Wednesday, November 2, 2011
We see and hear a lot of people asking, what is the Occupy Wall Street Movement really about? It is about ordinary folks coming together to learn how to rebuild a democracy that responds to the needs and direction of the people as a whole.
For years people have watched in dismay as they tried to live and work honestly and humbly in the ways they were taught would bring them a good and dignified life, only to see it taken away. Countless people in rural and small-town Oregon are deeply frustrated about the loss of jobs and the suffering that brings, about widening and crushing inequality in our state and nation, losing their life savings to wild Wall Street schemes, then losing tax dollars to Wall Street bail-outs and their homes to foreclosure by the same banking regime.
Even many who obtained a college education with its promise of solid opportunities can no longer find decent employment. Now, incomes reduced or disappeared, savings and assets depleted, vast swaths of ordinary people find themselves buried under huge mounds of debt to the very banks that caused this deep and long recession; their present days full of anxiety and suffering, their futures bleak.
People turned to their elected representatives, but watched in dismay at the outrageous spectacles of a Congress unable or unwilling get anything at all done to help anyone but the already rich and powerful. The dominant conversation from the political classes and major media focused almost exclusively on pushing austerity and sacrifice on ordinary people, while creating even more prosperity for Wall Street, huge corporations and the wealthiest people. As the stock market, corporate profits, Wall Street bonuses and the income and riches of the top 1 percent skyrocketed, the quality of most people's lives plummeted.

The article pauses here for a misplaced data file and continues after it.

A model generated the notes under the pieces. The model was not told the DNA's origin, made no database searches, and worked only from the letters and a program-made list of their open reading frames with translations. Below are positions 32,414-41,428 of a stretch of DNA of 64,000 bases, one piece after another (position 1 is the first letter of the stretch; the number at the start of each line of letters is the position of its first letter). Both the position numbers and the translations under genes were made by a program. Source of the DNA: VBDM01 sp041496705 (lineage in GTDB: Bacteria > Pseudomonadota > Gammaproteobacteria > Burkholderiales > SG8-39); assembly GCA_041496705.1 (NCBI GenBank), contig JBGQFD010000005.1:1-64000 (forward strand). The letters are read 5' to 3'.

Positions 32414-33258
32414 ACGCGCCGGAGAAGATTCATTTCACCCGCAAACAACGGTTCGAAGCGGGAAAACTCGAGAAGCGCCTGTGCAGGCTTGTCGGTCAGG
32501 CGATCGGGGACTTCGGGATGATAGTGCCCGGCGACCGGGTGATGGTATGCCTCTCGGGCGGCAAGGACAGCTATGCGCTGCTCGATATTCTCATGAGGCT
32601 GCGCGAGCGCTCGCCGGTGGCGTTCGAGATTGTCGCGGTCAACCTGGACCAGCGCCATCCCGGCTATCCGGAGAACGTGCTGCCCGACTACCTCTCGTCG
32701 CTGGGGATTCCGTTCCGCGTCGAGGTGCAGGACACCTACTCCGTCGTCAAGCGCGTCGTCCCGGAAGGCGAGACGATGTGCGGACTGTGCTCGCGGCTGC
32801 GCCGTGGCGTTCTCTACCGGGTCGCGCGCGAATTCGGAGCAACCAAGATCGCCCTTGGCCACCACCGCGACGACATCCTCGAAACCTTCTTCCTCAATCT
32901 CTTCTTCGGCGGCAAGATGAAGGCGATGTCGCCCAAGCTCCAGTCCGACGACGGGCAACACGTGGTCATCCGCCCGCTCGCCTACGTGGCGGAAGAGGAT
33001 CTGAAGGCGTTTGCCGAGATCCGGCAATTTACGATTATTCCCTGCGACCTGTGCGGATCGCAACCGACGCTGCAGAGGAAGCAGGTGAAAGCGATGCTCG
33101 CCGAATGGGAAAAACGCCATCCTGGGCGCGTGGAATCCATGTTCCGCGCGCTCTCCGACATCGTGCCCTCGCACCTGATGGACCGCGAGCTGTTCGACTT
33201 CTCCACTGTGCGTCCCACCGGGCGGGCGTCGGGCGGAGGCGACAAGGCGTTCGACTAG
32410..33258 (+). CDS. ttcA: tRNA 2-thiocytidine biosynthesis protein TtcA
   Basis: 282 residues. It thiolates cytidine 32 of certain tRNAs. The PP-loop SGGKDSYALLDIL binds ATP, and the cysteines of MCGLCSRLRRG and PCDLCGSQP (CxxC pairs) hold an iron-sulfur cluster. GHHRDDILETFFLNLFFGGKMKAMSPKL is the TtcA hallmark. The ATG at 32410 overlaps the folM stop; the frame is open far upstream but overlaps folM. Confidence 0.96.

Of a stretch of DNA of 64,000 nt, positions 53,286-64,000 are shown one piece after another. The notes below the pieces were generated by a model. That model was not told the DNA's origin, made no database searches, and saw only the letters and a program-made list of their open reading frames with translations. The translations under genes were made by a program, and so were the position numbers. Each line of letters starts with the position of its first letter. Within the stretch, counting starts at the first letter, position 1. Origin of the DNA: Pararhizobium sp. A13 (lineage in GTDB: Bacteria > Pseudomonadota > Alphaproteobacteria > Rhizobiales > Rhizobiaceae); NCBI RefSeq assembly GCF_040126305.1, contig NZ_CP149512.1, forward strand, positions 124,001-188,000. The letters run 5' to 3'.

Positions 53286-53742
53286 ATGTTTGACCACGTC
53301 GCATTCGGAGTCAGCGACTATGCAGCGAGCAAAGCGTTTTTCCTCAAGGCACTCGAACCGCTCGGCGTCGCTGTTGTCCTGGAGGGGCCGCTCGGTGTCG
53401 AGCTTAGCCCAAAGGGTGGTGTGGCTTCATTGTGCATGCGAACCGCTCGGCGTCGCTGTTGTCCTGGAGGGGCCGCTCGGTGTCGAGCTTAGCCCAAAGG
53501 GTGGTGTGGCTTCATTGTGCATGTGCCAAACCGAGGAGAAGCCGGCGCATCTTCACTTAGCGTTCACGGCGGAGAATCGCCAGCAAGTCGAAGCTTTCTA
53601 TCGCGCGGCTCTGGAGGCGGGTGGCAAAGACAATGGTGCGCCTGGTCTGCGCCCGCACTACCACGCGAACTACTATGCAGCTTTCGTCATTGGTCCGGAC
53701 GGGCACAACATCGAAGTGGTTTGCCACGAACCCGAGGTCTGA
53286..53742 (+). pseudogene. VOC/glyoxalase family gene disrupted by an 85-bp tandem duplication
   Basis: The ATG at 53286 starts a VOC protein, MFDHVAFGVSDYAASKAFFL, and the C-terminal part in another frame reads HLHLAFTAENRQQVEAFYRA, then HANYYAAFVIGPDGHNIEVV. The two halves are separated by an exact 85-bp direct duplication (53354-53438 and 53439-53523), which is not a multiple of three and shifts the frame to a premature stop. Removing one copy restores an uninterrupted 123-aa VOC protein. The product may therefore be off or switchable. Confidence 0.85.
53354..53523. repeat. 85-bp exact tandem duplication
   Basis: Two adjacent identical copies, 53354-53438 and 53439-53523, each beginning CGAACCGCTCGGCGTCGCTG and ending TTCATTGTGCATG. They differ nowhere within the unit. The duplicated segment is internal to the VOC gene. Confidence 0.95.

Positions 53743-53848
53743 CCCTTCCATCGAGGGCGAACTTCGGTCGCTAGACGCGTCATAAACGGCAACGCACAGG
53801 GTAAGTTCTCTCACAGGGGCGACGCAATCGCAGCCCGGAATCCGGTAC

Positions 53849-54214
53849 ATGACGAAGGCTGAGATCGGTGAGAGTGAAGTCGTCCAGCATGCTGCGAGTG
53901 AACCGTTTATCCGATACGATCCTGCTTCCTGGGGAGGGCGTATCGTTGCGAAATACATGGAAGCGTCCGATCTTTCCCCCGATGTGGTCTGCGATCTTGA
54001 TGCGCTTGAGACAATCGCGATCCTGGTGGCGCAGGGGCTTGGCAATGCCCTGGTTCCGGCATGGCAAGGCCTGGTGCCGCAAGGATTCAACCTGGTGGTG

The Occupy movements all over the United States and the world, including rural and small-town Oregon, are first and foremost about changing the conversation. This is where we can hear the increasing crescendo of voices refusing to allow their needs and struggles to go unheeded even one more day. Where the conversations come from We The People, not the centers of money power.
Visit an Occupy Wall Street camp or meeting and you will hear the conversations about receiving far too little for our hard work, about our diminishing common resources being increasingly diverted to pad the obscene wealth of the very few; about how decent employment is no longer considered the norm, but a privilege bestowed by the rich to be cut or shipped away at any moment to increase profits.
Conversations about basic health and dental care being unaffordable for most families; of collapsing local and state budgets where the poor pay more of their income in taxes and fees than the wealthy. Conversations about total neglect for the neediest among us, whose very lives depend on the type of public assistance this nation was once proud to provide.
Conversations about roads and bridges crumbling, schools decaying physically and pedagogically, social safety nets the people paid to build being raided for private profit. Officials who promised to look after the people's interests looking solely after the interests of their biggest donors.